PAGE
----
LOOKING AHEAD ... The effort to establish a Center for Economic Mobility in East Palo Alto marked a milestone this week when the proposal gained the city Planning and Transportation Commission's approval. The four-story, 100,000-square-foot building at 2353 Pulgas Ave. is expected to provide two floors of space for JobTrain, expanding the organization's space to deliver career development support and other employment-based services. "As our current facility is at capacity, the Center for Economic Mobility will allow us to continue to offer our highly effective job training and placement, supportive services and skills upgrade classes while expanding programs and services to help more residents gain access to great careers right in our backyard," JobTrain CEO Barrie Hathaway said in a press release. The Menlo Park-based nonprofit is partnering on the project with the Emerson Collective, a for-profit company in Palo Alto that works to address issues in education, immigration, media and journalism, the environment and health. "We're thrilled to have the opportunity to work alongside our partners and the local community to bring this meaningful project to life," Lorenzo Brooks, director of real estate development at the Emerson Collective, said in a statement. Slated to open in 2024, the center will be designed based on community input. The project has recently found assistance through Bank of America, which donated $1 million for construction. The grant "is one of the largest the bank has awarded in Silicon Valley," according to a Jan. 21 press release.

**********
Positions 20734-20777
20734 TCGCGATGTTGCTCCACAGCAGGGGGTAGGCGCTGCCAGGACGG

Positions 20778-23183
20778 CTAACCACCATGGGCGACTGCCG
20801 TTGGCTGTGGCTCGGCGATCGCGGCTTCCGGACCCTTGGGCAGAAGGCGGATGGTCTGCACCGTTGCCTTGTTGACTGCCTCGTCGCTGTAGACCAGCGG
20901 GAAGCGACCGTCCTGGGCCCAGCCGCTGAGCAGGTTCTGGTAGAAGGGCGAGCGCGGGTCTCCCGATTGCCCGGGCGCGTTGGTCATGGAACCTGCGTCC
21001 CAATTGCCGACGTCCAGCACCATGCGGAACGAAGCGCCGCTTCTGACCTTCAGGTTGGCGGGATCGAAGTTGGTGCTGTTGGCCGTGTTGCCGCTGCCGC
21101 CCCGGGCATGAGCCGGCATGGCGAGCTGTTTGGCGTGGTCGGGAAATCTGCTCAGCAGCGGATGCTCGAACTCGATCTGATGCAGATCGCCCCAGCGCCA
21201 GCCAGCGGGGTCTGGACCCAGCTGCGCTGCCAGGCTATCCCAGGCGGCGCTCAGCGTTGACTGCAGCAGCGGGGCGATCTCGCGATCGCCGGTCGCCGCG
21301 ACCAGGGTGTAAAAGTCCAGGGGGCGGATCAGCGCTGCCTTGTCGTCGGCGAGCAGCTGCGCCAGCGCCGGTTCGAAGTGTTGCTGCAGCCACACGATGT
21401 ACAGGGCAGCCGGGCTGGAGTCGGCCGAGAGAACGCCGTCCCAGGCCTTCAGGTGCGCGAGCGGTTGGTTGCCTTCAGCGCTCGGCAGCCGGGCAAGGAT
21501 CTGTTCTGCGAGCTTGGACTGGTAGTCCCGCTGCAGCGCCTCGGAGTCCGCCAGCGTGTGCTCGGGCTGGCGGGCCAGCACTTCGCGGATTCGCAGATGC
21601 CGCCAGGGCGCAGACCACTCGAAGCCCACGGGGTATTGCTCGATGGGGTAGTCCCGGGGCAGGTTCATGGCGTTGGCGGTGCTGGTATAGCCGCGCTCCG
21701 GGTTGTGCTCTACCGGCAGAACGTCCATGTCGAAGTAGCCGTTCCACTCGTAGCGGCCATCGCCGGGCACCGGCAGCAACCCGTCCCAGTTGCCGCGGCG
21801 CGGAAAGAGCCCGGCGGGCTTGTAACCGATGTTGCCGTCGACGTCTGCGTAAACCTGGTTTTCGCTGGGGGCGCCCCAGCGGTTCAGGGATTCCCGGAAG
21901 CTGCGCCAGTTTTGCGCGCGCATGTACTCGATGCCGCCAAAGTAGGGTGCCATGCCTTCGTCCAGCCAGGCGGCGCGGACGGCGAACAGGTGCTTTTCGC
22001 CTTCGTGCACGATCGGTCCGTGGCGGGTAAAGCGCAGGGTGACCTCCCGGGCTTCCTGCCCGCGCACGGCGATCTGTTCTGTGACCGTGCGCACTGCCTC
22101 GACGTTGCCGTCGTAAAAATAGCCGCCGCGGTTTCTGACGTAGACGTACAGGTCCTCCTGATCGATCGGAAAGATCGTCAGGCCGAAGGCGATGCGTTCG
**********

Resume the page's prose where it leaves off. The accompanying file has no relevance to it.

FROM THE CONVENIENCE OF YOUR HOME ... The Palo Alto Fire Department is teaming up with Santa Clara County health officials to provide in-home COVID-19 vaccinations to city residents, immunizing those who would otherwise struggle to make it to a vaccination site. The partnership, announced earlier this month, is narrowly focused on providing vaccinations to homebound residents with tight eligibility requirements. Patients must meet the federal Medicare definition of homebound, meaning they cannot leave home due to a medical condition or disability and — if they do leave home — it would require "considerable and taxing" effort and assistance. Examples include residents who need crutches, a cane or a wheelchair to get around due to an injury or illness, or who have a condition where leaving home could be medically harmful. The in-home vaccination program began in earnest in spring last year. Similar to traditional vaccination sites, staff will stay at the home for 15 or 30 minutes to observe patients for signs of an allergic reaction. Other household members ages 12 and older can request to be vaccinated alongside the homebound resident. To make an appointment, call 408-970-2818 or visit covid19.sccgov.org/in-home-vaccination-program.
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